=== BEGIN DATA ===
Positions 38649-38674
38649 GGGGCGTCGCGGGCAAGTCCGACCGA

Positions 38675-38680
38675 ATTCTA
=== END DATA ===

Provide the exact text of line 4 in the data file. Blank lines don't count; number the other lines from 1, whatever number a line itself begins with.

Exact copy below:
38675 ATTCTA